Go down to your local VFW or Legion hall, if the guys will talk about it truthfully the far majority
indulged themselves with the women "over there". Why do you think the army shows those
films over and over again about VD, with disgusting and graphic examples of advanced cases,
diseased members etc. Everyone here reading this whose father, uncles, brothers, sons served
overseas, the reality is most of them indulged too. But that's their business, as are the intimate details of combat as when your friend buys it, you don't share his death with outsiders, that's just for your squad buddies and "outsiders" can never be a part of it. They might share some of it
with the wife, after waking up screaming in the middle of the night and weeping in her arms.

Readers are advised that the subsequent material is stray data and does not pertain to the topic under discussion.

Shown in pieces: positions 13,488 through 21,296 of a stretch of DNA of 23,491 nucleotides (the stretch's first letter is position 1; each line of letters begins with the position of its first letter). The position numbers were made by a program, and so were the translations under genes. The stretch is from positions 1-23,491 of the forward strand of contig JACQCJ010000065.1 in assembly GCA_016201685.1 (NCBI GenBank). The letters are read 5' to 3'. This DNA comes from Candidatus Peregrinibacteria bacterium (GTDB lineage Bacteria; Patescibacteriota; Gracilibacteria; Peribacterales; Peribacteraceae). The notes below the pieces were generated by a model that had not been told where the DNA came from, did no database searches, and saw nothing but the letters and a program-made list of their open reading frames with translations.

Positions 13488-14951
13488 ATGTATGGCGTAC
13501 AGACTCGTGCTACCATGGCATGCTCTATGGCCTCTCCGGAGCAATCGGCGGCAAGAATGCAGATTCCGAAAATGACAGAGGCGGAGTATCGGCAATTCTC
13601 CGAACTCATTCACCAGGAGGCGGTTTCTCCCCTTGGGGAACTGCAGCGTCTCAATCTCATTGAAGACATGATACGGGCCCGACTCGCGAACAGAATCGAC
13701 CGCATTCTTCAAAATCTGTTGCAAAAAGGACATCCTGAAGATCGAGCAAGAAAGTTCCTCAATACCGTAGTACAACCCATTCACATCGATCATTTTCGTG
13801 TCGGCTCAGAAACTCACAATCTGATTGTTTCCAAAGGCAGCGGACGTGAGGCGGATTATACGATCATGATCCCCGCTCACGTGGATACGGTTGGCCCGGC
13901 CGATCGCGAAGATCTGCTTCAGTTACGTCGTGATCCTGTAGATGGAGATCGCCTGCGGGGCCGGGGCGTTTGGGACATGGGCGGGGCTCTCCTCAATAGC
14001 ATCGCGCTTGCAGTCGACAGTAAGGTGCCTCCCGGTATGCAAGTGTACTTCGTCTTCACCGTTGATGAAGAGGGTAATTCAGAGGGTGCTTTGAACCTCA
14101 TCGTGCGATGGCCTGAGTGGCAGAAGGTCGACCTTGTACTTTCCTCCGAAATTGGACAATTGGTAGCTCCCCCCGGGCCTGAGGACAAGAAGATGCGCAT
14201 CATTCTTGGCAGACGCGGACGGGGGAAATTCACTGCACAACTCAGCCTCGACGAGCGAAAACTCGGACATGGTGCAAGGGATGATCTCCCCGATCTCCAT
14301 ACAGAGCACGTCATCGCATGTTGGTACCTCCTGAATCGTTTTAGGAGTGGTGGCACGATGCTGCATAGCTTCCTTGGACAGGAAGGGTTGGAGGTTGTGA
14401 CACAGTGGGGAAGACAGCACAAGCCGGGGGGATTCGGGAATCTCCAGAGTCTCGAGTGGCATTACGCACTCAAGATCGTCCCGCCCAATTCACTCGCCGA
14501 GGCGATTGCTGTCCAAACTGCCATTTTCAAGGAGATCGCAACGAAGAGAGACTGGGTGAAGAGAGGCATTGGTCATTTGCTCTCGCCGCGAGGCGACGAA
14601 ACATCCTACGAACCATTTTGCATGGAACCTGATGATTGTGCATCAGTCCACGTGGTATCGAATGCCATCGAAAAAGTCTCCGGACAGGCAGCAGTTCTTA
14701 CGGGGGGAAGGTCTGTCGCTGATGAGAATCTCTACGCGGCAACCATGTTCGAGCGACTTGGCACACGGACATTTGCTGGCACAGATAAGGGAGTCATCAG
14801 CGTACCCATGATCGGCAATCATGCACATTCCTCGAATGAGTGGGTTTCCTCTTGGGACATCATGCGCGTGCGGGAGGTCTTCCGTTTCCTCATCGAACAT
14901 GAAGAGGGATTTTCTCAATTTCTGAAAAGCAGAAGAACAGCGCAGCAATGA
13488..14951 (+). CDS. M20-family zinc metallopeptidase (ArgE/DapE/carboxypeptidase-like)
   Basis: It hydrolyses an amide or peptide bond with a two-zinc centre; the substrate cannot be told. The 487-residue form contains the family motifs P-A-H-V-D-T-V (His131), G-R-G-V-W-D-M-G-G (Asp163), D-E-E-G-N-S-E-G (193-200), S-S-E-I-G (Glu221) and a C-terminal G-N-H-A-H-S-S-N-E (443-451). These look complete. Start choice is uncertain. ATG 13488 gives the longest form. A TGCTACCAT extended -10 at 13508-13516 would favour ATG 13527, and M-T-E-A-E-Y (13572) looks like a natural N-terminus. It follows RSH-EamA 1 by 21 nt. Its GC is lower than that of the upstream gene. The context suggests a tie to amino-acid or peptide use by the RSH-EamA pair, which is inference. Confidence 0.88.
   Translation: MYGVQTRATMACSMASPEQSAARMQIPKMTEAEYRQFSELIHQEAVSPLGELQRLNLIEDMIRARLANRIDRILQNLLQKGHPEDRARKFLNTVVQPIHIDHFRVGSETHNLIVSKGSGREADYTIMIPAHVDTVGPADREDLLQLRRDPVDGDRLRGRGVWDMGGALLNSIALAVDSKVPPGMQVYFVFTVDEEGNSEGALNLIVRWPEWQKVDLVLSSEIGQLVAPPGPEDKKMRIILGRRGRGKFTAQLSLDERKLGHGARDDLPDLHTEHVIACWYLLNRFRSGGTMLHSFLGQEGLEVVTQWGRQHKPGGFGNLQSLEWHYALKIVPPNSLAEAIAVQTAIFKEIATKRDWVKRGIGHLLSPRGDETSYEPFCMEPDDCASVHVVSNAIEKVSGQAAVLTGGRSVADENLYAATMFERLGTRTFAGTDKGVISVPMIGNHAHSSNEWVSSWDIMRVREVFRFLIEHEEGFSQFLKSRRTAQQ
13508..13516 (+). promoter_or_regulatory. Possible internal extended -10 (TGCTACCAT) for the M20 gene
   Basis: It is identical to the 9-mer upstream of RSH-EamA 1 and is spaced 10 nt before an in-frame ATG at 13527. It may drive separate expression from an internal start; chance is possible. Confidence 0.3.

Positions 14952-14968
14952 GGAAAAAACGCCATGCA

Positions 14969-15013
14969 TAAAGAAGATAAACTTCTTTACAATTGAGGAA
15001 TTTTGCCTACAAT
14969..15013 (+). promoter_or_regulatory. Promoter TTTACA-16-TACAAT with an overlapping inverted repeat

Sorry to go off on a tangent here.
Greg MrHaney 23 months ago
The different characters represent the ways people act under the stress. IMO if they had perfect morals that would've been unreal.
vicki6912 MrHaney 23 months ago
My mother and Winchester went to the same school in Urbana, IL. He actually signed her year book! (he had hair!). Also Roger Ebert went to my mom's high school. Two years behind her, she said she never knew Roger. Kind of cool tidbit of personal history. My mom graduated in '58, Roger in '60.🙂